Palace: Monkeypox situation under control

Malacañang has assured the public that the Department of Health is ready to avert further spread of the dreaded monkeypox following the recent detection of two new local cases of the virus.

“The Department of Health has ensured our readiness for monkeypox after the confirmation of two more cases of the disease,” Press Secretary Trixie Cruz Angeles wrote in a social media post on Friday evening.

On Friday, the DoH announced that two more individuals have tested positive for monkeypox, bringing the country’s total case count to three.

Authorities said the second case is a 34-year-old Filipino national, while the third is a 29-year-old Filipino — both presently under strict isolation.

Both of them have traveled to a country with confirmed cases.

The DoH is conducting contract tracing for both cases.

Cases not connected

The agency did not disclose further details about the patients but noted that the two confirmed cases are not related to each other or to the first case.

The first local case of monkeypox has already recovered and has been discharged from isolation, according to the Health department.

Citing the explanation of DoH officer in charge Undersecretary Maria Rosario Vergeire, Angeles said monkeypox could spread through skin-to-skin contact with an infected individual.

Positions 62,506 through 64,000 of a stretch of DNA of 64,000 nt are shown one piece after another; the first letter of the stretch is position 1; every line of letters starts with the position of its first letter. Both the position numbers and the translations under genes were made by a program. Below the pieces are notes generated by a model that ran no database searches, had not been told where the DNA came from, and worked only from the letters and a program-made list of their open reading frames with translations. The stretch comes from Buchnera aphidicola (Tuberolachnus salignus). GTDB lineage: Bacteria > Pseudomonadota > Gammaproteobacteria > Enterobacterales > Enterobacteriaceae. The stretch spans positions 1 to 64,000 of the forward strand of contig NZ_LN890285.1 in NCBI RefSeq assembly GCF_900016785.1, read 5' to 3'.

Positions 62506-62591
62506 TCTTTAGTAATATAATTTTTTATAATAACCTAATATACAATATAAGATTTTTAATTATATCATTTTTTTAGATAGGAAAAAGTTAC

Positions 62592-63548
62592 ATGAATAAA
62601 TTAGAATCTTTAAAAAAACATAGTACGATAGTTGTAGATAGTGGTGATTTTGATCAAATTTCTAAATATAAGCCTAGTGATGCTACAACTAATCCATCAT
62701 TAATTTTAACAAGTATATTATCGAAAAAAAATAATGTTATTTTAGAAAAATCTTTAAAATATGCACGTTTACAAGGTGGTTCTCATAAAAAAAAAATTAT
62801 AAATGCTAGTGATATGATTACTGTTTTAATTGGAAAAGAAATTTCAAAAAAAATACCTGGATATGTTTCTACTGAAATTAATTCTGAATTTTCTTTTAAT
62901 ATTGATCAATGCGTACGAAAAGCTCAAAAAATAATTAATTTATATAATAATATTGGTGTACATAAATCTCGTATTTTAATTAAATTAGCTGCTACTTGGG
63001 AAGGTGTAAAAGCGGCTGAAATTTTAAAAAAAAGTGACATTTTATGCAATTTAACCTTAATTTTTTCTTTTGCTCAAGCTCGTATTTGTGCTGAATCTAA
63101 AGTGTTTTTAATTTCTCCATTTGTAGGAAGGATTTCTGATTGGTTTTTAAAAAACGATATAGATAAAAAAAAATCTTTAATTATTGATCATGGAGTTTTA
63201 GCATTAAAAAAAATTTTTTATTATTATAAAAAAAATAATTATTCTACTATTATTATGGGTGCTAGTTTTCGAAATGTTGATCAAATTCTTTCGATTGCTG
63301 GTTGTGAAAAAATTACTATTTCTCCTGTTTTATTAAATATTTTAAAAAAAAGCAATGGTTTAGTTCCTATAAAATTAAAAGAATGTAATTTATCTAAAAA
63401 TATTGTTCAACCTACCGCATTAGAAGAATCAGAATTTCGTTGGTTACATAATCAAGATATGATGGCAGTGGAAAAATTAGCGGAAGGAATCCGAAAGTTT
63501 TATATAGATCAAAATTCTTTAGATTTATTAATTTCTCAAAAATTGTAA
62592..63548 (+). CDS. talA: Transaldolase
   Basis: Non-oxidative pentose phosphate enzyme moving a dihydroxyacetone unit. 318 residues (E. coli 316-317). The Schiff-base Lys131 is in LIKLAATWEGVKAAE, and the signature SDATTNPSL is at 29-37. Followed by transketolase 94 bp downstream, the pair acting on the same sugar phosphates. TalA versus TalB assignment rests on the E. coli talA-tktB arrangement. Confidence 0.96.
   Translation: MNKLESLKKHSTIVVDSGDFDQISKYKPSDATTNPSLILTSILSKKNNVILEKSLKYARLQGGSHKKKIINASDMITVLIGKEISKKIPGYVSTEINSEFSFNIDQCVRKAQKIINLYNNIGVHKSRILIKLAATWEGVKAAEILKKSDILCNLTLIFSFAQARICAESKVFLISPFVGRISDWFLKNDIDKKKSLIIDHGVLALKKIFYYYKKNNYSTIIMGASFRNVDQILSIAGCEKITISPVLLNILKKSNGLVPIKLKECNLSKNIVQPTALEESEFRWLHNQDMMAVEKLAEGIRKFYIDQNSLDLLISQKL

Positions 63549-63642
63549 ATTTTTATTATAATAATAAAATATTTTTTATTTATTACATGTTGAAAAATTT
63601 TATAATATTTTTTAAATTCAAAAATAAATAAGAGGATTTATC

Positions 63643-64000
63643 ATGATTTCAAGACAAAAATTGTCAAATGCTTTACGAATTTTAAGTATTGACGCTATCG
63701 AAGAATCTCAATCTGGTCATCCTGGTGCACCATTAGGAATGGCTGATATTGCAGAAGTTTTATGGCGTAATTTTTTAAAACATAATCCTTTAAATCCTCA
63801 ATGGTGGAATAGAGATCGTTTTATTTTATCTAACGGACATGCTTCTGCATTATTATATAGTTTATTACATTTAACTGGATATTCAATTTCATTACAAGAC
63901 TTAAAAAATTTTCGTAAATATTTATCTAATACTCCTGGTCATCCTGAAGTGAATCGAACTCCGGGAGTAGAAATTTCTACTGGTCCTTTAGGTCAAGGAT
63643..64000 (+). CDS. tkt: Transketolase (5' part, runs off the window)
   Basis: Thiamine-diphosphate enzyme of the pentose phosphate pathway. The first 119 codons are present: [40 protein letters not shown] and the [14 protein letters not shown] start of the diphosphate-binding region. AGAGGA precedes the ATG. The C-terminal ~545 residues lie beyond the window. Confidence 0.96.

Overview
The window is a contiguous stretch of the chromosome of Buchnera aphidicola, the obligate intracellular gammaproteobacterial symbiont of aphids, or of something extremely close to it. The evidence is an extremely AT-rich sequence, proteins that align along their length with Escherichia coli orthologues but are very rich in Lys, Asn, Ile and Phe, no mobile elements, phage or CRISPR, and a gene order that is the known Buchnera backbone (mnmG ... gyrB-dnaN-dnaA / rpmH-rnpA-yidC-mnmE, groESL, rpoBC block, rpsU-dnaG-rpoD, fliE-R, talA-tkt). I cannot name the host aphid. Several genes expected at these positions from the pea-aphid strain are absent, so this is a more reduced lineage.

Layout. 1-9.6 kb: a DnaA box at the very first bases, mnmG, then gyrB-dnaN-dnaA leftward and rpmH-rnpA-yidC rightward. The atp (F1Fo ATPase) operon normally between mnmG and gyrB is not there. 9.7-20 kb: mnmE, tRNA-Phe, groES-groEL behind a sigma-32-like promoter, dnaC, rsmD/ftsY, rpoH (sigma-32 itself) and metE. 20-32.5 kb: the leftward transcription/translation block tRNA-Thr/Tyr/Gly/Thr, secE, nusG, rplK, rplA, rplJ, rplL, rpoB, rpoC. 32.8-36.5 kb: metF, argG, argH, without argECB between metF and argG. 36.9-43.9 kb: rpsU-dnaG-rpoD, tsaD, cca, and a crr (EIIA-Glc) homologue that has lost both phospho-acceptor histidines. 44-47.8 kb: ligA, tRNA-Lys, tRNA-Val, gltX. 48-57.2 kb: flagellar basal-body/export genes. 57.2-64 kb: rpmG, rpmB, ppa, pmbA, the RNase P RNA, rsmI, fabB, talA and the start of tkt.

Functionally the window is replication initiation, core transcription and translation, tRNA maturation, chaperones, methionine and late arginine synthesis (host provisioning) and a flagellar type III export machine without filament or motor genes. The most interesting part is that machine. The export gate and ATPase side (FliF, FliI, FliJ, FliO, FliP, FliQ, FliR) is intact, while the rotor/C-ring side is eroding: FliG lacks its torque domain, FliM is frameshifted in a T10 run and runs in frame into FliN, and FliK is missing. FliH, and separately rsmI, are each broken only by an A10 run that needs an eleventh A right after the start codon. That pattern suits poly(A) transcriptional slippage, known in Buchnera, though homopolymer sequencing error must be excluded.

She emphasized that monkeypox is different from Covid-19 which can be spread through the air.

“Undersecretary Vergeire also reminded us to continue observing health protocols to protect ourselves against the Covid-19 and monkeypox virus,” Angeles said.

Based on the results of an investigation of recent cases in non-endemic countries, monkeypox could be transmitted through sexual contact.

The DoH advised the public to avoid skin-to-skin contact with suspected cases, especially those with rashes or open wounds.

“The DoH wishes to emphasize that anyone may get monkeypox. Keep hands clean. Wear a mask. Cover coughs using the elbow, and choose areas with good airflow,” the agency advised the public.

Travelers from countries with monkeypox cases were asked to seek immediate medical attention if they exhibit symptoms, such as fever, lymphadenopathy or kulani and rashes.

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